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MELOS Greece.

One of the islands in the Cyclades, constituted of a volcanic massif whose radius was probably an ancient crater. From the written tradition we know that the island was anciently inhabited by a Phoenician population. Excavation testifies to a flourishing prehistoric civilization. Thucydides (5.112,116) places the Doric invasion 700 years before the Athenian conquest, about the 13th c. B.C. The Athenians took Melos in 416 during the Peloponnesian War and subsequently lost it. It was liberated by Sparta, then fell under the Macedonians, was eventually conquered by Rome, and was abandoned in the 5th c. A.D.

In the W part of the island there are traces of prehistoric settlements. The remains of three such settlements have been found at Phylakopi, on a promontory dominating the sea. The first dates from the Ancient Minoan period (2600-2000), and was a center of commerce in obsidian. The second dates from the Middle Minoan I-III (ca. 2000-1700) and the Late Minoan I and II (1600-1500) and has houses decorated with frescoes, the most famous of which is of fish and is now at the National Museum in Athens. This settlement was destroyed by fire. The third (1500-1000) underwent Mycenaean influence and has a walled palace which represents the height of Cycladic civilization on Melos. It was destroyed by the Dorians who settled on the island. A vast necropolis, contemporary with the third settlement, has rock-cut tombs forming large niches, with double chambers and small dromoi. The hill of the Prophet Elias constituted the acropolis of ancient Melos, where there remain a few traces of ancient walls and of the city. The theater, now in a poor state of preservation, was rebuilt by the Romans. Adjacent to it there were walls belonging to either a stadium or a gymnasium. Near the port a portico has been uncovered on the site of the Sanctuary of Poseidon, where the famous statue of the god (mid 2d c. B.C.), now in the National Museum at Athens, was discovered. A sanctuary dedicated to Asklepios has been found, from which came a head of the god, now in the British Museum in London. Near the theater remains of catacombs include a large room with sarcophagi, from which open four smaller galleries with Christian tombs, including some ornamented by frescoes.

Production of the so-called Melian reliefs is attributed to the island of Melos. Over a hundred examples have been noted of these small reliefs in terracotta, dating from between 480 and 440-30 B.C., and coming largely from tombs. A single tablet was found in the Sanctuary of Demeter and Kore at Kos. The clay tablets were stamped in molds, and were probably reproductions of clay models. They have holes, which leads to the supposition that they were used as a covering, perhaps on wooden caskets. They are the modest work of artisans, important because they show the influence of Ionic art and of the great painters, particularly Polygnotos. After the middle of the 5th c. Attic influence is felt instead. The figurative cycle is composed of mythological scenes and scenes of daily life.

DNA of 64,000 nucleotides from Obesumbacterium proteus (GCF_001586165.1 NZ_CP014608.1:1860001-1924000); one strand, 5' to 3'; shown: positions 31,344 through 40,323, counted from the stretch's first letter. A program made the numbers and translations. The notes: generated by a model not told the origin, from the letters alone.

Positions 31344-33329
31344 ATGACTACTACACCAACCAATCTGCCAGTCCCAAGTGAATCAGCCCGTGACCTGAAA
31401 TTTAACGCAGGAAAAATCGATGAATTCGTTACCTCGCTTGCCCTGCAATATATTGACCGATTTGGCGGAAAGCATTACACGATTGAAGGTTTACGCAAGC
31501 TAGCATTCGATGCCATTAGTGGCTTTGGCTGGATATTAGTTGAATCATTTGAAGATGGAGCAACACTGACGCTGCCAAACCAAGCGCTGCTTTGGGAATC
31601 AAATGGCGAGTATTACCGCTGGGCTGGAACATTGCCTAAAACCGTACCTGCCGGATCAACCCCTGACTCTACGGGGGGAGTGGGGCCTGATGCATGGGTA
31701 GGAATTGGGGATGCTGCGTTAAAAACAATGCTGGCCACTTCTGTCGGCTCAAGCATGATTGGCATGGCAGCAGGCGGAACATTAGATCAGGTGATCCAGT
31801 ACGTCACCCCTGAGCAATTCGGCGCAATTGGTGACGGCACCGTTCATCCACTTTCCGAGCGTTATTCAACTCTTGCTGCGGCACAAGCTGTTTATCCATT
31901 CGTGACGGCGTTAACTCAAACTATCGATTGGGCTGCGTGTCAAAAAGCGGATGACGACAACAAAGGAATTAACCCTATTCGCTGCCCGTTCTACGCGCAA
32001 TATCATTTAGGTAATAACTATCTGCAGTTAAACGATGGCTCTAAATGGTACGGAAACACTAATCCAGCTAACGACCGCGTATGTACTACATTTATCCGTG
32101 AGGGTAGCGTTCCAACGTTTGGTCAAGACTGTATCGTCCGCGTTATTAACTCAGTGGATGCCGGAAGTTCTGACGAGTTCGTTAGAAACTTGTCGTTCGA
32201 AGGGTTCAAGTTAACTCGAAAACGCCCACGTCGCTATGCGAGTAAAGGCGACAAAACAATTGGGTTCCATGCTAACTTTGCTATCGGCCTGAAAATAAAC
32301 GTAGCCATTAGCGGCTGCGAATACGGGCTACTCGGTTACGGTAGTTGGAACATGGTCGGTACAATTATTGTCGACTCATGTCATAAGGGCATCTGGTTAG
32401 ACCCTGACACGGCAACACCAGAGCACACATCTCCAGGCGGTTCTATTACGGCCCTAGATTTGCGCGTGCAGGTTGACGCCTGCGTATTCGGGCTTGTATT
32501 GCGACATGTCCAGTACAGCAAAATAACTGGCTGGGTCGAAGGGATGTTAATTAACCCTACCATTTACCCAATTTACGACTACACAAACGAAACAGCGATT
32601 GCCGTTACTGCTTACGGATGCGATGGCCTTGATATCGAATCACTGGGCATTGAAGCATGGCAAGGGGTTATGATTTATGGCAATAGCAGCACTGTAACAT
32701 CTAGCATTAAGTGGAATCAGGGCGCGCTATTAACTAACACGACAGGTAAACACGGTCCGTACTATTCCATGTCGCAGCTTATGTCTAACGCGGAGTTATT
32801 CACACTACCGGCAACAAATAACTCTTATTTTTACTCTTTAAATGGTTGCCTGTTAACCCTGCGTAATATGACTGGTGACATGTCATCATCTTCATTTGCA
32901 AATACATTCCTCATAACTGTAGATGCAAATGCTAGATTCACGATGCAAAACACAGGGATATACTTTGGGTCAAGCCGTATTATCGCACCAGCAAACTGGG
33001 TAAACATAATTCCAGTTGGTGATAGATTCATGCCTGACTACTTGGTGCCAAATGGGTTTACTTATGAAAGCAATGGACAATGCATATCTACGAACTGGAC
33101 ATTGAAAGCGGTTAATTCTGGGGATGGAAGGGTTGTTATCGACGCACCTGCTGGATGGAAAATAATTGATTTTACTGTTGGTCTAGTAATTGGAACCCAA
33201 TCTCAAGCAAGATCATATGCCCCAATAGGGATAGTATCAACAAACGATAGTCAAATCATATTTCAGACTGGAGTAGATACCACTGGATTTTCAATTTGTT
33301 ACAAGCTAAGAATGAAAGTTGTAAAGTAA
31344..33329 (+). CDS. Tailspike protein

Klima, founded about 700 B.C., took up the role formerly held by Phylakopi until its destruction, after a hiatus of 4 c. The ancient remains are few, though in 1820 a Greek peasant found here, in pieces, the famous statue of Aphrodite in Parian marble that was bought by the French ambassador to Istanbul as a gift for Louis XVIII, and since 1821 has been on display at the Louvre. During excavations undertaken at Melos in 1828 a base was found with part of a signature (. . .andros), datable to about 100 B.C., which was tried as a support for the instable statue of Aphrodite.

Zephiria, today known as Paleokora, was a rather prosperous city served by two ports, one on the Bay of Haghia Triada, and the other on the Bay of Paleokora. Only traces of the ancient foundations have been found under successive constructions. In 1204 the Venetians occupied the island, holding it until the arrival of the Turks in 1537. Zephiria, because of its position, suffered numerous epidemics, and was finally abandoned in 1793.


C. Bursian, Geographie von Griechenland (1868-72) II 496ff; K. Ehrenburg, Die Inselgruppe von Milos (1899); Atkinson et al., Excavations at Philakopi in Melos, Suppl. Papers Soc.Prom.Hellenic Studies (1904) IV; Reports in Arch.Anz. (1928, 1930, 1939) c.263; P. Jacobstahl, “Die Melischen Reliefs” in Zeits.f.bild.Kunst, LVI, NS XXXII (1931) 94-104; id., JHS 59 (1939) 65ffI; G. M. Richter, Archaic Greek Art (1949) 30, 35, 95, 100; J. D. Beazley, AJA 45 (1941) 342; C. Karouzou, JHS 71 (1951) 104ff; J. W. Graham, AJA 62 (1958) 313; B. Shafton, BCH 82 (1958) 27ff; M. Bieber, The Sculpture of the Hellenistic Age (1955) 159ff.


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